My entry to politics in 2004 was prompted by my advocacies, including environmental conservation and so I am grateful for gaining deeper knowledge about ecological preservation. I was able to fulfill my dream to do something for Mother Earth in my role as a policymaker.  But I am sad for Greta because many policies remain in paper. I am hoping Greta’s generation will win this time. In her words, we need to inform ourselves of the situation because the politics needed to push it does not exist today.

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Breaking New Grounds


In order to change an existing paradigm, you do not struggle to try and change the problematic model. You create a new model and make the old one obsolete. Innovators, disrupters and changemakers would be likely familiar with these thoughts of American architect, systems theorist, author, designer, inventor and futurist Richard Buckminster Fuller. Change has become more constantly imperative than ever before in the Fourth Industrial Revolution.

My weekly column will be all about change, innovation, and disruption, hence, the column title.  In the debate whether one is divergent or convergent, I chose to be disruptive. Traditionally, calling someone or something disruptive is not a compliment until fairly recently when key influencers began to use the term as another word for innovative, trail-blazing, pioneering or ground-breaking to describe a person, company, an idea or technology that changes the way an industry operates. Large companies now have chief disruption officers and young people are now encouraged to learn about disruptive technologies.

In business, a disruptive innovation as defined by Clayton Christensen in 1995 is innovation that creates a new market and value network and eventually disrupts an existing market and value network, displacing established market-leading firms, products, and alliances. 

I am excited to share insights on many things affecting our community aligned with how we can leverage on disruptive innovation and technologies. Our communities need to transcend the never-ending discussions around traditional ways of doing things. Today, we are more connected than ever before though the Internet, exponentially increasing the range of sharing ideas and mechanisms for social, economic and over-all human development.

Disruptive technologies will continue to affect every aspect of human life. From education to business to governance, innovation is like a beacon that pulls the early transformers as late adopters fall by the wayside. Innovation connects all sectors and makes collaboration imperative for survival.

The International Telecommunication Union (ITU) Digital Skills Insights 2019 citing the World Economic Forum 2018 stresses that by 2020, 85 to 90 percent of jobs will require ICT skills.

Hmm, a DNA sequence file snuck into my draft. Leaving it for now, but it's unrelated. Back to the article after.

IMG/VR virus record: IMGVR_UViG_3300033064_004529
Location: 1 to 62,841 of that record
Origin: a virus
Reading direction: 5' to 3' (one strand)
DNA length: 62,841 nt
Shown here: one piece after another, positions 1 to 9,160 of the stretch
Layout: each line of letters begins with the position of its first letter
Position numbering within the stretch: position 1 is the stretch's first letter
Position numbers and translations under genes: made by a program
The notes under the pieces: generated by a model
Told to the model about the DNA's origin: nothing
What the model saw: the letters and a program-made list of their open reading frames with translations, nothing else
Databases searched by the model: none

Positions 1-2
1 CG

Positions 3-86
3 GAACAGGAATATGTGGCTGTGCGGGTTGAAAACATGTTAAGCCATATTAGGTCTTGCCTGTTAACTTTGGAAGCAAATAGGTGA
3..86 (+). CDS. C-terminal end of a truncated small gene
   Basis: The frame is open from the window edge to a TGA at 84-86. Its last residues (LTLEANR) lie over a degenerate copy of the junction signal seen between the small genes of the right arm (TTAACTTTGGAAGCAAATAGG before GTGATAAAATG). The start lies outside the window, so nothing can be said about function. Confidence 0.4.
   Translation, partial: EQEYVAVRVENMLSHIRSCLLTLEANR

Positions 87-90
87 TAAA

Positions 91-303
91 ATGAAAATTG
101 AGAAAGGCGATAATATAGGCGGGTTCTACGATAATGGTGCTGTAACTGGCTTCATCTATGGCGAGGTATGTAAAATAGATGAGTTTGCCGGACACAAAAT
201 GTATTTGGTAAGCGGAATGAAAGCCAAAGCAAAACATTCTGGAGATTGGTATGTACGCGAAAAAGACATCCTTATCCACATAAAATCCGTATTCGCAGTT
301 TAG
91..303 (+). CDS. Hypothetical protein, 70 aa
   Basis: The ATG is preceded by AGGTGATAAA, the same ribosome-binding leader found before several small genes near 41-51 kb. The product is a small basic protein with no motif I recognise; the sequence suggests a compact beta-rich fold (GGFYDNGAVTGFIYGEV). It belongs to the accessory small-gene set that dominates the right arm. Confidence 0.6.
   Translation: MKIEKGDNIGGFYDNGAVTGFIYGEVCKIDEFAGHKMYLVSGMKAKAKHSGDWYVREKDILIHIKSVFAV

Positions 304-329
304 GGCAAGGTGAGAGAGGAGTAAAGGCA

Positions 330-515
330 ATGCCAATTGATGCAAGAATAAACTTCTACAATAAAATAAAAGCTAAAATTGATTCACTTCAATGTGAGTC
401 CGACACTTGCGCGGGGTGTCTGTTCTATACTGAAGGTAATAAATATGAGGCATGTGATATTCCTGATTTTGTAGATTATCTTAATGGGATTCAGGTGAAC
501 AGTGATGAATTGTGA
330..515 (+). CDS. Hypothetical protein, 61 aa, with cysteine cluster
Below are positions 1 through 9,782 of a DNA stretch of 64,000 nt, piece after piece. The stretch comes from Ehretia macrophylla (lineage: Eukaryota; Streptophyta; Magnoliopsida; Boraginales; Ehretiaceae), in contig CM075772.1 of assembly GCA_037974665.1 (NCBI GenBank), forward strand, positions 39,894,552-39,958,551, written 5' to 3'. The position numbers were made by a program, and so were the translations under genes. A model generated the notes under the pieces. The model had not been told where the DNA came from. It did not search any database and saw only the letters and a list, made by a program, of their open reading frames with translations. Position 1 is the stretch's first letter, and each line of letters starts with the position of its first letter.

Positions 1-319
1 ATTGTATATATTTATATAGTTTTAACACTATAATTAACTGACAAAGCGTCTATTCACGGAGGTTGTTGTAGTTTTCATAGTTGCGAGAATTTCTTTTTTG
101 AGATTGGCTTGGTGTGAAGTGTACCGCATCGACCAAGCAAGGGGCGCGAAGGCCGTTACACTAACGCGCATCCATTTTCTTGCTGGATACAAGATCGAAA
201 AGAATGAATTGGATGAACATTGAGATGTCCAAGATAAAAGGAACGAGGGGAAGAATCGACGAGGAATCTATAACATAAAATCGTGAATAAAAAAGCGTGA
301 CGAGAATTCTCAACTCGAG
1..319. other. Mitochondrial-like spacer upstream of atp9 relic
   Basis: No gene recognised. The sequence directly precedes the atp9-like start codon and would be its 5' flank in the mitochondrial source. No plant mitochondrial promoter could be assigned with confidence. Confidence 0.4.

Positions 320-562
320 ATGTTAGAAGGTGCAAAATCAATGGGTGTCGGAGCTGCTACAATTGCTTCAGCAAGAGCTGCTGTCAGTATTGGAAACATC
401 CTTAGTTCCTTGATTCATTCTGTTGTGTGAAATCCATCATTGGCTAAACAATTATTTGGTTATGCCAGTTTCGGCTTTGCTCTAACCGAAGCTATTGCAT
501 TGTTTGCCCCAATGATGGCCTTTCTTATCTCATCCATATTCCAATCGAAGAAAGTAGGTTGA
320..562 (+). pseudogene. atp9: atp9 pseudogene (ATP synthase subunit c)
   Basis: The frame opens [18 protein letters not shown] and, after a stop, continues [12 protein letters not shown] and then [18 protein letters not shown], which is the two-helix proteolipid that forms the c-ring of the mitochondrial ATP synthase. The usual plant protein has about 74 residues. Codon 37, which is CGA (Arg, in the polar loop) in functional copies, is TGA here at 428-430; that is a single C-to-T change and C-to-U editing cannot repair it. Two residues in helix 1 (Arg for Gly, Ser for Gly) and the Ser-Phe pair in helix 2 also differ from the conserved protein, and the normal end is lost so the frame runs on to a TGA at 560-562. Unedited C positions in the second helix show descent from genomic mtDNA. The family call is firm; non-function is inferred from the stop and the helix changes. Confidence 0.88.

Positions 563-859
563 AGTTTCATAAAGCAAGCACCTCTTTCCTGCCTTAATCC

We need to close the skills gap or the phenomenon where millions of jobs are opening up around the world for those with advanced digital skills in the midst of a shortage of qualified people to fill the positions.

The ITU encourages all countries to create digital skills strategies to effectively move a significant portion of its workforce from having basic to advanced skills to be competitive with other economies.

In its latest Digital Skills Insights for 2019, the ITU Academy identified five skills groups to guide planners.

Basic digital skills are required for nearly all jobs, or those related to the effective use of technology, like web research, online communication, use of professional online platforms and digital financial services.

Mid-level digital skills include digital graphic design and marketing, desktop publishing and social media management, both for job and entrepreneurship opportunities.

Advanced digital skills are necessary to create, manage, test and analyze ICT processes, or related to technology development, including coding, software and app development, network management, machine learning, big data analytics, Internet of Things (IoT), cybersecurity and blockchain technology

Soft skills are complementary to technical skills, necessary for all professionals to ensure collaborative in the digital economy, such as leadership, communication, teamwork and client focus, among other qualities.

Digital entrepreneurship or digital skills required by entrepreneurs, include online market research, strategic planning and business analysis, using financing and crowdfunding platforms, online marketing, online networking and establishing mentoring relationships.

Without clear and specific direction, but mostly reactive measures, any country, or city will continuously lose its talent to other countries or cities that have strategic roadmaps for growth. Thus, the need to disrupt traditional way of doing things. With this maiden column, let’s break new grounds for Bacolod and the rest of the countryside.